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9 Short Summary and Conclusion

The mathematics of loop quantum gravity is solidly defined, and is understood from several alternative points of view. Long-standing problems, such as the lack of a scalar product, the difficulty of controlling the overcompleteness of the loop basis, and the problem of implementing the reality condition in the quantum theory, have been successfully solved or sidestepped. The kinematics is given by a well-defined Hilbert space ℋ that carries a representation of the basic operators. A convenient orthonormal basis in ℋ is provided by the spin-network states, defined in Section 6.3. The diffeomorphism-invariant states are given by the s-knot states, and the structure and properties of the (diff-invariant) quantum states of the geometry are quite well understood (Section 6.4). These states give a description of quantum spacetime in terms of discrete excitations of the geometry. More precisely, in terms of elementary excitations carrying discretized quanta of area (Section 7).

The dynamics can be coded into the Hamiltonian constraint. A well-defined version of this constraint exists, and thus a complete and consistent theory exists, but it is not easy to extract physics from this theory and proof that the classical limit of this theory is correct classical general relativity is still lacking. Alternative versions of the Hamiltonian constraint have been proposed and are under investigation. In all these cases, the Hamiltonian has the crucial properties of acting on nodes only. This implies that its action is naturally discrete and combinatorial. This fact is at the root of the finiteness of the theory. The theory can be extended to include matter, and there are strong indications that ultraviolet divergences do not appear.

A spacetime-covariant version of the theory is given by the spin-foam formalism (Section 6.7). The group field theory formalisms (Section 6.8) provides a dual formulation of the theory that generates the spin-foam sum. In 4D, the precise relation between the different formalisms is under investigation.

A key physical result is given by the explicit computation of the eigenvalues of area and volume (see Equation (33View Equation)). This result is at the basis of the physical picture of a discrete spacetime. To be sure, discreteness is in the quantum mechanical sense: generically physical space is not an ensemble of quanta, but a continuous probabilistic superposition of ensembles of quanta.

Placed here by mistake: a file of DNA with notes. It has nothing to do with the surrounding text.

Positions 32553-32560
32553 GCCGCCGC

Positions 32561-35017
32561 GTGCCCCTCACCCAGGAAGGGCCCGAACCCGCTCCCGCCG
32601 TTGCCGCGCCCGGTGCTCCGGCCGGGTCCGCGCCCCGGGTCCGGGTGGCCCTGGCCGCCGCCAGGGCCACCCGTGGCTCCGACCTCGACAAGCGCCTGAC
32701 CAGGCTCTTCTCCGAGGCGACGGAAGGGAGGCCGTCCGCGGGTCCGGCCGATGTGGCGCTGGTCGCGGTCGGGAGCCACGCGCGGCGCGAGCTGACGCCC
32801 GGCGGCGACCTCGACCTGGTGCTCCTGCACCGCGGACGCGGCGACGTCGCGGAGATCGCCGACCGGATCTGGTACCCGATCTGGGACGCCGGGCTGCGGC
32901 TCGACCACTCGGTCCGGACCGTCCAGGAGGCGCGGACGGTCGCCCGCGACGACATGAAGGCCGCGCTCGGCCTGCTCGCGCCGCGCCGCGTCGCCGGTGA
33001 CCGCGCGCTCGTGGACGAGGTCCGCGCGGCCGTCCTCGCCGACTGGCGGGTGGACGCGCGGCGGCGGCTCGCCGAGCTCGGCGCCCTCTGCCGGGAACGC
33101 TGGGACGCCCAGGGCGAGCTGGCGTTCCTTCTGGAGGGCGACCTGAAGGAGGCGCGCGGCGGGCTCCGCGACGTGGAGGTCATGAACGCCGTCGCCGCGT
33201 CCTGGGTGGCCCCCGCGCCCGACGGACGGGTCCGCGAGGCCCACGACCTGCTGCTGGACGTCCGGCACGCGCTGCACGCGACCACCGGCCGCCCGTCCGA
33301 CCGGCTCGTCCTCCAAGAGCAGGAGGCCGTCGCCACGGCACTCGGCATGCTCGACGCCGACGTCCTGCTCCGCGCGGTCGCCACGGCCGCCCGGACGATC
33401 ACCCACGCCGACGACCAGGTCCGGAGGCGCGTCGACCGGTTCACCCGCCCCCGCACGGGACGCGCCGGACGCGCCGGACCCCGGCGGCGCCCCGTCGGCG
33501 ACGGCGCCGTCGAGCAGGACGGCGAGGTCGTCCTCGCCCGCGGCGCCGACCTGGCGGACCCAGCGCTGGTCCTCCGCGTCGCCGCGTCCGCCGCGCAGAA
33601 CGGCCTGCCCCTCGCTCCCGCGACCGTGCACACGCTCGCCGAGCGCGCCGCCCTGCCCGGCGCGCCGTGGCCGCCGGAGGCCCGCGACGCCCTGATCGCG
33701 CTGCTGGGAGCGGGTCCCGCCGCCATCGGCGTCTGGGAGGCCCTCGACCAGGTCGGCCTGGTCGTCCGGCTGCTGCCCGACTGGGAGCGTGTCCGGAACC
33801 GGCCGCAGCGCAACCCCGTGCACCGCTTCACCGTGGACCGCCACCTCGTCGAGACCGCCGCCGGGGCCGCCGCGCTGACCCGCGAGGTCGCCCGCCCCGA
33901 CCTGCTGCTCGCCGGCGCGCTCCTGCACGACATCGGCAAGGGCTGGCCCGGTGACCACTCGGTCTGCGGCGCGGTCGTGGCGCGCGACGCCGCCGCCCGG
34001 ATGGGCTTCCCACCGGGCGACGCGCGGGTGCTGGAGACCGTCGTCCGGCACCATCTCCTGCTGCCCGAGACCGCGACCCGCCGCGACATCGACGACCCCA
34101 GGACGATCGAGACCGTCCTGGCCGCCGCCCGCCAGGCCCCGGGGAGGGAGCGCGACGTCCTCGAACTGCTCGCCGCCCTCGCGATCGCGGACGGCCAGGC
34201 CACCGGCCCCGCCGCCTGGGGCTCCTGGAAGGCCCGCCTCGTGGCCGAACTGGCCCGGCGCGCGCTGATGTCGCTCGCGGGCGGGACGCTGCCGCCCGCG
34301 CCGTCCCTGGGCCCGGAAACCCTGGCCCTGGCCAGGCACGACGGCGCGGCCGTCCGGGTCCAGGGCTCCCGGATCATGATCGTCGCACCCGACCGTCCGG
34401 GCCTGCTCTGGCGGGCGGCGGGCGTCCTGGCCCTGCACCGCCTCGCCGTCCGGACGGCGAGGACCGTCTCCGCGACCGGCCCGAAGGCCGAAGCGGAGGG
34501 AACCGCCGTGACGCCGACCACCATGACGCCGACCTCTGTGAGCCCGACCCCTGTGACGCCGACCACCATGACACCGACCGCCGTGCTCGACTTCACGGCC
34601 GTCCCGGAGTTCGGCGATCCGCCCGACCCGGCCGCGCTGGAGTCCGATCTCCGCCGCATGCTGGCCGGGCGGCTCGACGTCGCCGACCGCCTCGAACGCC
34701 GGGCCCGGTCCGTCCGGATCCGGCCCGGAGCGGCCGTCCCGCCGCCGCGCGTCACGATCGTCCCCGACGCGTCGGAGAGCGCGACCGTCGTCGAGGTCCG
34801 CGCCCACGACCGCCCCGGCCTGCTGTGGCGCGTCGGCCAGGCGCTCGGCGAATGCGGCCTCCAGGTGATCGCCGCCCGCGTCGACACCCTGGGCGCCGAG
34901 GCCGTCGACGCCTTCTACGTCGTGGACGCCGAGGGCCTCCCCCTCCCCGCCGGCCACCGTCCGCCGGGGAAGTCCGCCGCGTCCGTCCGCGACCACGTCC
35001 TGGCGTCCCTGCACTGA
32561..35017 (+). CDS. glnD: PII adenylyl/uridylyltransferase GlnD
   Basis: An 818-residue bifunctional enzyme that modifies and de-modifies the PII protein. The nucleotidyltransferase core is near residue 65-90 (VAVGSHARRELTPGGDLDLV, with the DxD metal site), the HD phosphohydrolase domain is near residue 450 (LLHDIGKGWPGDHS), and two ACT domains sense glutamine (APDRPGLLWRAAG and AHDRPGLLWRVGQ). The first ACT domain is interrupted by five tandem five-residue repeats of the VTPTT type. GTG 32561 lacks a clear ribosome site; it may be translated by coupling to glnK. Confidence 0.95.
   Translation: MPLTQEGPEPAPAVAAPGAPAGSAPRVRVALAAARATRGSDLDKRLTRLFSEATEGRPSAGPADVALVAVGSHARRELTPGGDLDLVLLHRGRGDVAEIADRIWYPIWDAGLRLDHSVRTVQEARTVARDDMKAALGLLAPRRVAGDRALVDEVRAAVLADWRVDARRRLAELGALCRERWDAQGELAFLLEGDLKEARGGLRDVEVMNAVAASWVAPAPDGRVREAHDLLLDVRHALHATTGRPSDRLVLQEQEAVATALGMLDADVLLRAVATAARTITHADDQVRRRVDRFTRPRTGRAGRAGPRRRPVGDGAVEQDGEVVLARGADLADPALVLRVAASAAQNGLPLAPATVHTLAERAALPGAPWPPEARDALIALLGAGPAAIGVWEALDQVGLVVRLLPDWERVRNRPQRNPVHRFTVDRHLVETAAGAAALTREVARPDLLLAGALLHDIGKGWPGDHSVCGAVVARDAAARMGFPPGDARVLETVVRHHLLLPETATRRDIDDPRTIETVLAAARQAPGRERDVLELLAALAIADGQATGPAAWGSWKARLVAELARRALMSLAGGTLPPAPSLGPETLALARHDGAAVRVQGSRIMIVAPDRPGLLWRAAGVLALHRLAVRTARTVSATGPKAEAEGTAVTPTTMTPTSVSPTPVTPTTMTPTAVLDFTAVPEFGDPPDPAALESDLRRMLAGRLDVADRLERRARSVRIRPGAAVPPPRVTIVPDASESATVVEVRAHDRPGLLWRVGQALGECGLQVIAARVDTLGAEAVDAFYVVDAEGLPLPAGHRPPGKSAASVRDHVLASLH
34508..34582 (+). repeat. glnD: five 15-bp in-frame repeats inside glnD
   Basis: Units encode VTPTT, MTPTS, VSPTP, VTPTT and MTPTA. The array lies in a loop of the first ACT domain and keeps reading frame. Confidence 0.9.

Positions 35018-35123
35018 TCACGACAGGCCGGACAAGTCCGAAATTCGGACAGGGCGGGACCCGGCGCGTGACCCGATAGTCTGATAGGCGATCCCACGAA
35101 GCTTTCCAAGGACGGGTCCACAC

The theory has numerous physical applications, including quantum cosmology, black hole physics and others.

The two main (related) open problems are to understand the description of the low energy regime within the theory and to find the correct version of the dynamics, either via the Hamiltonian constraint or via a spin-foam vertex.

The history of quantum gravity is a sequence of moments of great excitement followed by bitter disappointment. I distinctively remember, as a young student, listening to a very famous physicist announcing at a major conference that quantum gravity was solved (I think it was the turn of supergravity). The list of theories that claimed to be final and have then ended up forgotten or superseded is a reason for embarrassment for the theoretical physics community, in my opinion.

In my view, loop quantum gravity is the best we can do so far in trying to understand quantum spacetime, from a nonperturbative, background-independent point of view. Theoretically, we have reasons to suspect that this approach could represent a consistent quantum theory with the correct classical limit. The theory yields a definite physical picture of quantum spacetime and definite quantitative predictions, but a systematic way of extracting physical information is still lacking. Experimentally, there is no support for the theory, neither direct nor indirect. The spectra of area and volume computed within the theory could, or could not, be physically correct. I hope we may find a way to know in the not too distant future.

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